One of the three Caseros firemen who died in a tragic fire last Tuesday, Cristian Damián “El Gordo” Ragazzoni, 35, always dreamed of being a fireman just like his dad.
His unexpected death along with his mates Pablo Javier Silva, 47, and Héctor Gabriel Fedeli, 49, flooded the social networks with hundreds of messages while the sight of the neighbours, colleagues and families of the victims lining up at the fire station on Rauch Street was moving.
The three firemen perished when trying to put out a fire in a building on San Martín Avenue 1300 in Caseros in the Greater Buenos Aires district of Tres de Febrero. The fire apparently originated with a short circuit on the fifth floor.
"A fuse which overheated and the owner tried to put out with water," pointed out a spokesman.
According to police sources, Ragazzoni was reported dead on arrival while Silva y Fedelli were rushed into emergency care. A few hours later the doctors reported the death of Fedelli, followed later by Silva, all before 5pm on Tuesday afternoon.
Ragazzoni, who entered the Federal Police in late 2012, was the least experienced while Silva and Fedeli were veterans.
"As a kid he wanted to be a fireman like his dad, we’re going to miss our fat friend. Our condolences to the Ragazzoni family and all the Destacamento N°2 de Caseros fire brigade," a fireman posted in his Facebook account while a friend of Silva posted: "Thanks forever, we’ll miss them."
Silva, the last of the three firemen to die in intensive care in the Ramón Carrillo Hospital, was an auxiliary officer with two children and a sense of vocation. Besides being a fireman, he worked with the Boy Scout group in the Nuestra Señora de Lourdes parish in Tres de Febrero.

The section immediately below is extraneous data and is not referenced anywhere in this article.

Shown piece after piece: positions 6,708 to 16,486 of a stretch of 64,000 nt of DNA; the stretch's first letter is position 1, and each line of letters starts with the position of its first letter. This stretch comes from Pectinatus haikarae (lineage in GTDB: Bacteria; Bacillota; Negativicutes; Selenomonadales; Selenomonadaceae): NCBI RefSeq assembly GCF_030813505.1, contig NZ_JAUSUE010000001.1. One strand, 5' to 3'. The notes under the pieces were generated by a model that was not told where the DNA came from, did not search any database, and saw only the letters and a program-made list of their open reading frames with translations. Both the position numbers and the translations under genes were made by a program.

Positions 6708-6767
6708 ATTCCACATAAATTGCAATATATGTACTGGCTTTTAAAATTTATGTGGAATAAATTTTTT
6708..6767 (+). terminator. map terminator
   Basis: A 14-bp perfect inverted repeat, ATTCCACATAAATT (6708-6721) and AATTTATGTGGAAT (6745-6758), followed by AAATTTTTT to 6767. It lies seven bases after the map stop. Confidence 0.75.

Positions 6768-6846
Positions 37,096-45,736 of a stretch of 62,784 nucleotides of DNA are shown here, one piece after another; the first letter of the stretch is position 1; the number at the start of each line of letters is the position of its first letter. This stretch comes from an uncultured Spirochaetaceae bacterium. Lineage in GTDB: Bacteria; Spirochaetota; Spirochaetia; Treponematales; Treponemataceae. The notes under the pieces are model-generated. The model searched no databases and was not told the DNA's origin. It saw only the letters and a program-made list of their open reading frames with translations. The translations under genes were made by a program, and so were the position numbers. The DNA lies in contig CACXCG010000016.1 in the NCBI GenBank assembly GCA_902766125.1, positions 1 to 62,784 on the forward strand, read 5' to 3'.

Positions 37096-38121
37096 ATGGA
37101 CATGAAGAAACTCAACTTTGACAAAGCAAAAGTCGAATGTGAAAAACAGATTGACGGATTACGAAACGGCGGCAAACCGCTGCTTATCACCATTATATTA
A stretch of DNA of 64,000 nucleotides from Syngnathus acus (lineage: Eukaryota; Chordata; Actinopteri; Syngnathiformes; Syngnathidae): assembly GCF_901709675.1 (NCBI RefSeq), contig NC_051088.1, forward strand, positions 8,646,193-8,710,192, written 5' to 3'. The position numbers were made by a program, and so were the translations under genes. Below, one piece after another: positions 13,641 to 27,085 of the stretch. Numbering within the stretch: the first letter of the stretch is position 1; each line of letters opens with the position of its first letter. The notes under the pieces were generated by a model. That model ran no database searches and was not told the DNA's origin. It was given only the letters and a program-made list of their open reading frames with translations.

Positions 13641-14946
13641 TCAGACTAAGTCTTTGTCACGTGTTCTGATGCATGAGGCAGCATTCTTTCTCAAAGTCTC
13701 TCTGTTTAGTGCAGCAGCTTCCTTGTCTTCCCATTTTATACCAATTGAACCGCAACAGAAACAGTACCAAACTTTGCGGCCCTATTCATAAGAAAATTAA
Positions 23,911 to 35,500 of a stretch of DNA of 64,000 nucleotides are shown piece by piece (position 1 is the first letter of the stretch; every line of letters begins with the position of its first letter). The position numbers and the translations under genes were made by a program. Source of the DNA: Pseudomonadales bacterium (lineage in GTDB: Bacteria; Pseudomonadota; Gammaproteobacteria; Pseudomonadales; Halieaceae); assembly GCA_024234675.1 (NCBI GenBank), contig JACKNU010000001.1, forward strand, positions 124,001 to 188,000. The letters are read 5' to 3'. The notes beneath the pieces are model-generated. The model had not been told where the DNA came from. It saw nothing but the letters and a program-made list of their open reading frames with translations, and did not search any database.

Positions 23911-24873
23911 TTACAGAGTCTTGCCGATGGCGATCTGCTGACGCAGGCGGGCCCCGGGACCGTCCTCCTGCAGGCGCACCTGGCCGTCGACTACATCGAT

Fedeli supplemented his work as a fireman by selling cakes and children’s clothing.
The sirens of fire stations nationwide sounded at 9am the next morning in tribute to those who died in the tragedy of Caseros while Buenos Aires Governor Axel Kicillof decreed three days of mourning. Flags nationwide and in all Buenos Aires provincial buildings were at half-mast.
The decree recalled that “in the line of such praiseworthy duty, they gave their lives to save others with their intervention against a fire in the Buenos Aires locality of Caseros,” also expressing “the condolences and solidarity of the people of the Province, accompanying their families and loved ones in this difficult moment.”
Silva’s son referred to the tragic Caseros fire, asking the authorities for explanations of the "tremendous negligence" in the building, which, he said, had “electrified roofs and walls, water leaks and flooded floors,” problems left unsolved for months by the real estate agency owners.
“My old man was one of the firemen who died in Tuesday’s fire in Caseros. You may have seen in the media that his death was blamed on carbon monoxide and it has even been said that they went up without being properly equipped for that situation,” he posted on his personal Twitter account.
“For those who don’t know, my old man had served 29 years as a fireman (I speak of him as the example I know best, the others were also very experienced), which denotes his ability to handle that situation or much worse,” he specified, speaking of the three Tres de Febrero firemen.
Questioning the tragedy, he said: “At first sight it seemed simple enough but then how come three lives were lost? They blamed the inhalation of carbon monoxide but I saw my dad’s face and his hands all burned. What took them by surprise up there.?”
“Today we found out that SURPRISINGLY the burning building was not habitable and the short circuit starting everything was due to a tremendous neglect,” said the youth, also showing the apartment where last Tuesday’s fire began.
“Electrified walls and floors, water leaks and flooded floors. And do you know what the real agency did? Moved the people to another flat in the same building, which was in the same condition or worse,” he said.